A report recently published by 451 Research shows that almost 70% of all enterprises will be using a multi-cloud or hybrid IT infrastructure in a year’s time. As more and more enterprises are swayed into the cloud, companies who have already adopted the cloud are now choosing to go with multi-cloud infrastructure or hybrid architecture for their IT requirements.
The report also showcased that about 60% of all workloads are expected to run using a form of hosted cloud service by 2019. This is an increase of about 45% from 2017. This marks an impressive change from DIY owned and operated services to a cloud or third-party hosted IT services. Therefore, the future of IT services is clearly hybrid and multi-cloud.
Here we explore some of the reasons multi-cloud is a fantastic idea for enterprises when they consider security, flexibility, reliability, and cost-effectiveness.
Reduce Security Risks Like a DDoS Attack
A Distributed Denial of Service or DDoS attack is when a number of different computer systems attack a server, website, network resource or a cloud hosting unit. A DDoS attack can be executed by an individual as well as a federal government.
In a scenario that your company’s website is powered by resources hosted on one cloud, a well-executed DDoS attack can take down your website and also prevent any attempts to restore it. Based on a recent study done by Rand Group, 98% of businesses surveyed claimed that just an hour of downtime costs their company upwards of $100,000.
Using a hybrid-cloud architecture to power your website ensures that your company’s services remain resilient against DDoS or similar attacks. Adding a private cloud to your public cloud setup allows for a supplement or a backup clouds to pick up the load if one cloud service is attacked.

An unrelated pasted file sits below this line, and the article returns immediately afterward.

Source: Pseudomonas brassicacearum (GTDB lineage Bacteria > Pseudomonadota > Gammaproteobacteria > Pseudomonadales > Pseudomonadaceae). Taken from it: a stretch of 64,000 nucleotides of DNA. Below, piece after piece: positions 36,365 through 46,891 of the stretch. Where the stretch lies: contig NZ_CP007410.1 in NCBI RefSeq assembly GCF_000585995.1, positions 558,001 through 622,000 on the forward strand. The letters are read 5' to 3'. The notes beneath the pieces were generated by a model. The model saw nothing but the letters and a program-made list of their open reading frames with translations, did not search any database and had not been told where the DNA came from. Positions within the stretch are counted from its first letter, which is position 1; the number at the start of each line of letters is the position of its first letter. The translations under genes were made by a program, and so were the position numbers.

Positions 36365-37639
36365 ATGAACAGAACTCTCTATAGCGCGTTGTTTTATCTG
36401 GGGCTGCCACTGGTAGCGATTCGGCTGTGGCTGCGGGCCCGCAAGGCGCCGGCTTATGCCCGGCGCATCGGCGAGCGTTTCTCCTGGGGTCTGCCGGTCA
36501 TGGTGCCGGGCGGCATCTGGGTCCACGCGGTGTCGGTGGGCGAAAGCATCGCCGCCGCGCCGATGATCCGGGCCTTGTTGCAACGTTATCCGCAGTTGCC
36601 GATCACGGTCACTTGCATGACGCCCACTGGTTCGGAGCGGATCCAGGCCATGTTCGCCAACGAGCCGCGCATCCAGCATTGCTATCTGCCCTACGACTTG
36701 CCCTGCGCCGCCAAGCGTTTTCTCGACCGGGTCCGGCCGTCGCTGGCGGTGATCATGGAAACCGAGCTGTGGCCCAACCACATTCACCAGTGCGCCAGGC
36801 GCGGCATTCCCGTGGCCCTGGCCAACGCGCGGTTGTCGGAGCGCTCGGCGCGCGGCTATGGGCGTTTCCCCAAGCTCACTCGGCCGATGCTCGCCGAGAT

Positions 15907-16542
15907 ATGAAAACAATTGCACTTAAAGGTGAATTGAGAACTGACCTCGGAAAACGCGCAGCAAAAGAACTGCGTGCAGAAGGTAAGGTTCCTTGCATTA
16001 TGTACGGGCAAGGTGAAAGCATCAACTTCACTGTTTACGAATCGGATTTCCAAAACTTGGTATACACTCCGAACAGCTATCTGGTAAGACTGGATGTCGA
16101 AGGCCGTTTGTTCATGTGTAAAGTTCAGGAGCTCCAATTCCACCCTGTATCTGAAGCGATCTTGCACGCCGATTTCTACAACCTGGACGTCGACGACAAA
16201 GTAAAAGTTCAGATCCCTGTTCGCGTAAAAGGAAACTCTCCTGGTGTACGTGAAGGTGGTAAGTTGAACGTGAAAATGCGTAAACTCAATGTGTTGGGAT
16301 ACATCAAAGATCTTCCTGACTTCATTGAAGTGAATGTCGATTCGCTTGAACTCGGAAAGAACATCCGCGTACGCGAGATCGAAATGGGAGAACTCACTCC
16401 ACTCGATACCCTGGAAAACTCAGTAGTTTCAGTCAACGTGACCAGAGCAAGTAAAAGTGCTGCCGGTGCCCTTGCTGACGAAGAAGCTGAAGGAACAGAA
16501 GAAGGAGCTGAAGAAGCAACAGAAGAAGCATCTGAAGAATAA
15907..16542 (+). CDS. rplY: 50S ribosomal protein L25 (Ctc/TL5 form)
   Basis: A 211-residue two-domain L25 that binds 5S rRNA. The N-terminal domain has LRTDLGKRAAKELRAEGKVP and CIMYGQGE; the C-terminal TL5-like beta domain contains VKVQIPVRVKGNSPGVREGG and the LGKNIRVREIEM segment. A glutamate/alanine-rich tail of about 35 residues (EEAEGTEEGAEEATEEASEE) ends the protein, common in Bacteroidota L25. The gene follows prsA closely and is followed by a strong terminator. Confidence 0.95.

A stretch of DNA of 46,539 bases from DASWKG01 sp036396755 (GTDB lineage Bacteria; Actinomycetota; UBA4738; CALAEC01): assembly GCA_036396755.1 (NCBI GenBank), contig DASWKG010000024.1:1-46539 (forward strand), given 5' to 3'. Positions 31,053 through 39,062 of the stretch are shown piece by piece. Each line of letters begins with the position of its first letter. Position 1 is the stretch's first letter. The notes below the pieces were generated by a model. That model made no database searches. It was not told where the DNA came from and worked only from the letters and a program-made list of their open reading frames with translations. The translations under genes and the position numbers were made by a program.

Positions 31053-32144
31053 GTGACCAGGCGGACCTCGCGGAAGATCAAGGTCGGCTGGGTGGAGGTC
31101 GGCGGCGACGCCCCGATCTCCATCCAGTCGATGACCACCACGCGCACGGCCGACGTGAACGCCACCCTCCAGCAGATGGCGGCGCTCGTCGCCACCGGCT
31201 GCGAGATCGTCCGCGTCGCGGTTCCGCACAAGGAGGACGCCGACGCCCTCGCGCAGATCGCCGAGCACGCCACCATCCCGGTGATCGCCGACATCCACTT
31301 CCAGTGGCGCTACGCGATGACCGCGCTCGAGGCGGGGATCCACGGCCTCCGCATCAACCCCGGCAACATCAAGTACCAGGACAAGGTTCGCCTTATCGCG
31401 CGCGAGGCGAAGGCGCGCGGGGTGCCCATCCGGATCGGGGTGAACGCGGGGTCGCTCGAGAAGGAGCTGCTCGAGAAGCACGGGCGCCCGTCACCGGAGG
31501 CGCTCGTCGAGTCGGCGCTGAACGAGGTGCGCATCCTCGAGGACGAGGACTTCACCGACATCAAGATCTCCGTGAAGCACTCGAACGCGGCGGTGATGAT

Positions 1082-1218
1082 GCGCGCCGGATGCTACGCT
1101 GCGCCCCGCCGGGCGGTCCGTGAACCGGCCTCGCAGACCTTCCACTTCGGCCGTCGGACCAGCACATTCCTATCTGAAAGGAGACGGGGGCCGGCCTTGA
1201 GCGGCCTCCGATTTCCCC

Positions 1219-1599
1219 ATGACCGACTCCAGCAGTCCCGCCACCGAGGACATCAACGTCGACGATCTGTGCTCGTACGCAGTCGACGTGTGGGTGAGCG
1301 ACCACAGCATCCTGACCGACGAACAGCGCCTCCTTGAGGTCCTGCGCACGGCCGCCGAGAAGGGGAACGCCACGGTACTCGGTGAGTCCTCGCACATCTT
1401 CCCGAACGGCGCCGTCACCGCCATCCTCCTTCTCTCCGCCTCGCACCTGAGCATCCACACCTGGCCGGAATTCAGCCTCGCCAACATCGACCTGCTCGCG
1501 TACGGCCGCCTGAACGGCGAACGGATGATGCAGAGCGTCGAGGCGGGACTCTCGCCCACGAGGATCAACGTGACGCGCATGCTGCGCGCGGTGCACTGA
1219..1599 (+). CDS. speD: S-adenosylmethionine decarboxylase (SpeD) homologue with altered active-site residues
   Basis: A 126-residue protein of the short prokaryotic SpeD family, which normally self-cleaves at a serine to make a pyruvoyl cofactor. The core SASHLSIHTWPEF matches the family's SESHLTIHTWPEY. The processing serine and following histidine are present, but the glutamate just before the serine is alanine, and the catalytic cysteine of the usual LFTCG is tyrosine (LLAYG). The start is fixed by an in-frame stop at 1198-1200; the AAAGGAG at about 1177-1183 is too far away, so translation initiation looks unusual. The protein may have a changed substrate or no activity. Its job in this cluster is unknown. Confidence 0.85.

Better Disaster Recovery Options
For a web architect, a Single Point of Failure or SPOF is their worst nightmare. SPOF events can occur either through a machine error or malicious attacks by hackers.
The common way used by web architects to counter SPOF is by using redundancy. However, what happens if the host system goes offline? In these cases, using a multi-region architecture to host different components of a system creates the ultimate form of redundancy by making fewer SPOFs. There are many third-party vendors that offer a multi-region disaster recovery plan for your AWS or Azure storage. The popular disaster recovery vendors include N2WS, Acronis, Druva etc.
Security – Keep Sensitive Operations in Private Cloud
There is a popular argument that network security can be compromised in a public cloud environment. Since the data doesn’t reside on your infrastructure, you have less control over who really has access to the public cloud data. However, with a private cloud system, you have much more control over data security than a public cloud solution. By design, hybrid clouds can inherit the security aspects of a private cloud and you can ensure that the sensitive data remains protected by keeping them in your own infrastructure. You can deploy workload heavy tasks to a public cloud and limit the sensitive operations to your private cloud.
Moreover, with hybrid-cloud you have the flexibility to explore different cloud service providers, leverage the full extent of your private cloud and find the best match for each part of your business requirement.
Cost Optimization Performance